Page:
May 20 – New Wave Supergroup Were Getting Away With It

Yesterday we looked at the breakup of The Smiths, and noted singer Morrissey was quick out of the gates with a solo record not long after. Today we look at one of the first things the Smiths guitar ace, Johnny Marr did after their end. Marr had also played with the idea of a solo record, but he had a lot of friends in music, so he soon paired up with Bernard Sumner, multi-talented singer of New Order to form a band called Electronic. They were about as hot as they’d be this day in 1990, with their first single, “Getting Away With It” making it into the U.S. top 40.

Sumner had been thinking of doing a solo record as well at the time. He was still in New Order and they were doing well, but he was feeling a bit crowded or under-appreciated; that his song ideas weren’t given as much consideration as those of the others. So he started working on one, but found he got bored quickly. So he turned to Marr and they collaborated, bringing in some other big name new wave talent as well – drummer David Palmer of ABC and Neil Tennant of the Pet Shop Boys, who actually co-wrote this one.

Marr was a little bitter at Morrissey and how the Smiths ended, so this song was clearly a parody of “Moz” lyrics… the opening line of “I’ve been walking in the rain just to get wet on purpose” gives you a clue to that; Tennant called the idea “miserablism.” Musically though, the sound probably owed more to New Order, with Sumner doing the lead vocals and playing keyboards. Yet another Brit 80s star, Anne Dudley of Art of Noise was called in and arranged and added in the string section. It was somehow reminiscent of The Smiths as well in as much as it had a lively, breezily upbeat feel despite the deliberately morose-leaning lyrics. The NME hit the mark describing it as “A lovely airy melody” with “obtuse lovelorn one-liners” that end up making “the record be much more than the sum of its parts.”

It came out on New Order’s Factory Records, and they gave it a good push, releasing it as a single on 7” and 12” vinyl as well as a cassette single and CD one; with various mixes of the song ranging from about 4:23” in length to 7:30”. It would later be included on their debut, self-titled album.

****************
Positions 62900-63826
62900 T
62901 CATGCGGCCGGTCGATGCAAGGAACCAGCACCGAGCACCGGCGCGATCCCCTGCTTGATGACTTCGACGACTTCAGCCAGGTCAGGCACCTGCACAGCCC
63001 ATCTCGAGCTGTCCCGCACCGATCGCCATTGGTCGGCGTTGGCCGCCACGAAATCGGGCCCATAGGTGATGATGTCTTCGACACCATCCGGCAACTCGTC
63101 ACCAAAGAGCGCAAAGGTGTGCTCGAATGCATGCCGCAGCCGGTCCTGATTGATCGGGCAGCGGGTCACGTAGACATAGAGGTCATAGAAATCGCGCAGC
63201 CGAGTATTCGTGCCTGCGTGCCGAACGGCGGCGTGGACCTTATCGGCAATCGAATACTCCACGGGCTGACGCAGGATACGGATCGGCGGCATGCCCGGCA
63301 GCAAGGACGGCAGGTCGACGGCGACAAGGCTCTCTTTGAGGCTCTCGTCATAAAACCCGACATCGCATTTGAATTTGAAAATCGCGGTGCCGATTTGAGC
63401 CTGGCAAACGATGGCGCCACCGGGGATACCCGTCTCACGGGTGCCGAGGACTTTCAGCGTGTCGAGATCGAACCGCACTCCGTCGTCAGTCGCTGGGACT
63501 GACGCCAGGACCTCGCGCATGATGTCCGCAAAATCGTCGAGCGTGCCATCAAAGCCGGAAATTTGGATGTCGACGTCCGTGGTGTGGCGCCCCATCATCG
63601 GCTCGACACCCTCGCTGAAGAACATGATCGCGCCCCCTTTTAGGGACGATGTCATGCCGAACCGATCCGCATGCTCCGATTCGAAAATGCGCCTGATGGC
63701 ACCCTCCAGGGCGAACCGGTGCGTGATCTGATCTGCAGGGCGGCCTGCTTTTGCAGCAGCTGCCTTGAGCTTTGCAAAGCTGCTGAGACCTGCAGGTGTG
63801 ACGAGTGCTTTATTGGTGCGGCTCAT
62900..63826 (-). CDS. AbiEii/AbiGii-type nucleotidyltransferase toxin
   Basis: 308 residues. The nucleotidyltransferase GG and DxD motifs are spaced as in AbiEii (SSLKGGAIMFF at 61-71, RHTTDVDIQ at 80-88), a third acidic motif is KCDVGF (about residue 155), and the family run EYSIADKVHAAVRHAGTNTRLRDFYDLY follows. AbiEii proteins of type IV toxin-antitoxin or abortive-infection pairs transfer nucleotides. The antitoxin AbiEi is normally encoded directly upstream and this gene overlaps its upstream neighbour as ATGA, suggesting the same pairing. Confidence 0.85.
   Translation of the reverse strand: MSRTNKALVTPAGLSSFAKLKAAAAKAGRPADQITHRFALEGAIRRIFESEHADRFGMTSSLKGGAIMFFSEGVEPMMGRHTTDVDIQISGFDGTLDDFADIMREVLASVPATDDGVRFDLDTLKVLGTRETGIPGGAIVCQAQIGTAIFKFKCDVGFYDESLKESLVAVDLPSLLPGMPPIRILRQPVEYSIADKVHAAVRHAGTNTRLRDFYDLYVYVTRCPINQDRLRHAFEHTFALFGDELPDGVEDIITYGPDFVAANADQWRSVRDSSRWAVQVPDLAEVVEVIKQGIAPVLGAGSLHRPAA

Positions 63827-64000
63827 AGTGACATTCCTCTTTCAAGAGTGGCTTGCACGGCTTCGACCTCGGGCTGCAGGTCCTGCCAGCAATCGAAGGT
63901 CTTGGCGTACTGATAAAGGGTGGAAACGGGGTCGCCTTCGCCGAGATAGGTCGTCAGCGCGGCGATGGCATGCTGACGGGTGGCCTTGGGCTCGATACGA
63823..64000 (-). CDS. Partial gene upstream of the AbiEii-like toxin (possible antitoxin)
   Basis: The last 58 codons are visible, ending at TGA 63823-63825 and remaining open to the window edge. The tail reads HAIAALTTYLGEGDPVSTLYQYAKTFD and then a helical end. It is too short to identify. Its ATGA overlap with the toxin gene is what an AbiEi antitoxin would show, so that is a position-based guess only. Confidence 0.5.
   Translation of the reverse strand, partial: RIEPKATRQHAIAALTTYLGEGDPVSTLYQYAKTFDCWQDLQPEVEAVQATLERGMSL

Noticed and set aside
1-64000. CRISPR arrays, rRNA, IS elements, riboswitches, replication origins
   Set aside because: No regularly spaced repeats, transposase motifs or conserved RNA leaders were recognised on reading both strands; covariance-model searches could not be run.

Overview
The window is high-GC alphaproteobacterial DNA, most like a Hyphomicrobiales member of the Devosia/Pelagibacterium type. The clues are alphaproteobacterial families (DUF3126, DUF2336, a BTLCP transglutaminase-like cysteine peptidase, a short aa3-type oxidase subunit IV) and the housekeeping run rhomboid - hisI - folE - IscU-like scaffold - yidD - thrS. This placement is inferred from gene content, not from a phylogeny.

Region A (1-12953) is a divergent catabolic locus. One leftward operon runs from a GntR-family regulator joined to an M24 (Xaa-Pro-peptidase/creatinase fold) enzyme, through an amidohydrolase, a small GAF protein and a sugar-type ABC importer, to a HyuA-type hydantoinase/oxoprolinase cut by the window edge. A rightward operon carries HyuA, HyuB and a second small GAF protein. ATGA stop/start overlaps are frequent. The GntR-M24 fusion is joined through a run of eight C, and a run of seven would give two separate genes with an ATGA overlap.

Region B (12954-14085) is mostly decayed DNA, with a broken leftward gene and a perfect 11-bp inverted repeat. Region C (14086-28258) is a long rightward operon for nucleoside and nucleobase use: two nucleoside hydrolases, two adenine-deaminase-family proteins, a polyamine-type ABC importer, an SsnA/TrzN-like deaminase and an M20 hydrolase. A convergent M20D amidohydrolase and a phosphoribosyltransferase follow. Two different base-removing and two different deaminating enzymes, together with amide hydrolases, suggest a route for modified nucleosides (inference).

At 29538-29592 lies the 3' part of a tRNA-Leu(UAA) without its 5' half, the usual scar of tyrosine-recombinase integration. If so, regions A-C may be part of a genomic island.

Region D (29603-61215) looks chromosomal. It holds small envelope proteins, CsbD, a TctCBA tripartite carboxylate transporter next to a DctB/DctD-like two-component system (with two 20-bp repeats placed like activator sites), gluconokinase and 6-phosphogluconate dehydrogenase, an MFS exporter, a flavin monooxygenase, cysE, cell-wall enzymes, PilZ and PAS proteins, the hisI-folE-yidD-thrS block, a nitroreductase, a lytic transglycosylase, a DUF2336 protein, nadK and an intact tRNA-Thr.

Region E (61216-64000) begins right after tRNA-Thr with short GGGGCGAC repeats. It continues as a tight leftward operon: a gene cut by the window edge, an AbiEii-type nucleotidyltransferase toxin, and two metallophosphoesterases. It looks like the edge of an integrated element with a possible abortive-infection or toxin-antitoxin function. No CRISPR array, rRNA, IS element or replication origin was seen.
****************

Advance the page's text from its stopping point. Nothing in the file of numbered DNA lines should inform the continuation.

The song never reached the heights, sonically or commercially of the best of the works of Marr and Sumner’s previous bands, but was a good start to a career – particularly as both of them made a point of Electronic being a side-project, not their life’s main work. “Getting Away With It” hit #12 in their UK (they’d actually have a couple of bigger hits there, including “Get the Message” which hit #8 about a year later) but hit #38 in the States, their only noteworthy success there. On alt rock charts, it reached #4. The album itself went gold in Britain.

Electronic recorded sporadically through the ’90s, at times involving members of Kraftwerk as well, but failed to have a major breakthrough beyond the first record…which is probably OK with them. A gold record and international hit from essentially a weekend side project? That’s “getting away with it”!

12 thoughts on “May 20 – New Wave Supergroup Were Getting Away With It

  1. Badfinger (Max)

    The songs sound pretty good… it’s cool that they had that outlet to go to… especially Sumner who probably needed it…I was hoping to hear more Marr influence with that guitar but they are good.

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    1. It was a rarity… a Brit new wave tune that did worse in Canada than States. I vaguely remember hearing it back then but didn’t pay much attention. It is quite a good single though…don’t hear much of Johnny Marr on it though. Funny actually that they wrote the lyrics mocking Morrissey & his writing.

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  2. There is more than a touch of Pet Shop Boys in the delivery of ‘Getting Away With It, for sure. And a real nice intro to ‘Get The Message’ which is new to me.
    ‘Miserabllsm’- that deserves, ironically, a LOL.

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  3. I love Getting Away With It – it’s like a little time capsule of how the 1980s kept on going until Nirvana made music darker. I don’t think the whole album is as good as the best stuff from New Order and The Smiths in the 1980s, but that song is spectacular.

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    1. it’s an album I might check out, I really only know that song and even that one almost went by unnoticed (despite me being a New Order fan and that band doing very well in Toronto at that time). It’s one song that sounds a bit better now than I remembered it as

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      1. I think Electronic misses that organic sound – there are a couple of tracks with prominent guitar but it’s mainly just synths, so it hasn’t dated as well. I love ‘Feel Every Beat’ though, even with Sumner rapping.

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      2. haven’t heard that one… and sumner rapping makes me think I may not need to…Definitely seemed like it was mainly Bernard’s band and Johnny was the auxiliary member

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    1. he is definitely! I think he was backing Bryan Ferry in one tour in the 80s I had tickets to but circumstances kept me from getting to. Thanks for reading and taking time to comment

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